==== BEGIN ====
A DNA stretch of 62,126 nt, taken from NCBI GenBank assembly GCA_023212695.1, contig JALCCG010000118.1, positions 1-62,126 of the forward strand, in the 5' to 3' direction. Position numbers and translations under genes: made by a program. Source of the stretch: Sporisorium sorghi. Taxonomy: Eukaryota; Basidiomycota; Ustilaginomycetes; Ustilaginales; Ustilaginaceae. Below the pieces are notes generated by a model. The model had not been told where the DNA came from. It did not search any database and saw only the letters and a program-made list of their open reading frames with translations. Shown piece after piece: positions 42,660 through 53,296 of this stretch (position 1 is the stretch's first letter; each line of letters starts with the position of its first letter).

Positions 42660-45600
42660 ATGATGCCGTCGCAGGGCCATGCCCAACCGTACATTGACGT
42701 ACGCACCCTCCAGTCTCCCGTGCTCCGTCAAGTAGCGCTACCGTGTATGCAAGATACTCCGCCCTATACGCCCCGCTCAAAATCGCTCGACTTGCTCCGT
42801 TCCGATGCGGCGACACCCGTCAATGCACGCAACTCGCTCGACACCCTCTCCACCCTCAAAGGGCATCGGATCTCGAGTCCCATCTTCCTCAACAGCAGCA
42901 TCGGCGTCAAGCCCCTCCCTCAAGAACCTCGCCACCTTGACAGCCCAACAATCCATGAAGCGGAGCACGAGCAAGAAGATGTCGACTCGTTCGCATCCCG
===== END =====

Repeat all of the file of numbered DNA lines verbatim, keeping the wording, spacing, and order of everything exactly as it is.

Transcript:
A DNA stretch of 62,126 nt, taken from NCBI GenBank assembly GCA_023212695.1, contig JALCCG010000118.1, positions 1-62,126 of the forward strand, in the 5' to 3' direction. Position numbers and translations under genes: made by a program. Source of the stretch: Sporisorium sorghi. Taxonomy: Eukaryota; Basidiomycota; Ustilaginomycetes; Ustilaginales; Ustilaginaceae. Below the pieces are notes generated by a model. The model had not been told where the DNA came from. It did not search any database and saw only the letters and a program-made list of their open reading frames with translations. Shown piece after piece: positions 42,660 through 53,296 of this stretch (position 1 is the stretch's first letter; each line of letters starts with the position of its first letter).

Positions 42660-45600
42660 ATGATGCCGTCGCAGGGCCATGCCCAACCGTACATTGACGT
42701 ACGCACCCTCCAGTCTCCCGTGCTCCGTCAAGTAGCGCTACCGTGTATGCAAGATACTCCGCCCTATACGCCCCGCTCAAAATCGCTCGACTTGCTCCGT
42801 TCCGATGCGGCGACACCCGTCAATGCACGCAACTCGCTCGACACCCTCTCCACCCTCAAAGGGCATCGGATCTCGAGTCCCATCTTCCTCAACAGCAGCA
42901 TCGGCGTCAAGCCCCTCCCTCAAGAACCTCGCCACCTTGACAGCCCAACAATCCATGAAGCGGAGCACGAGCAAGAAGATGTCGACTCGTTCGCATCCCG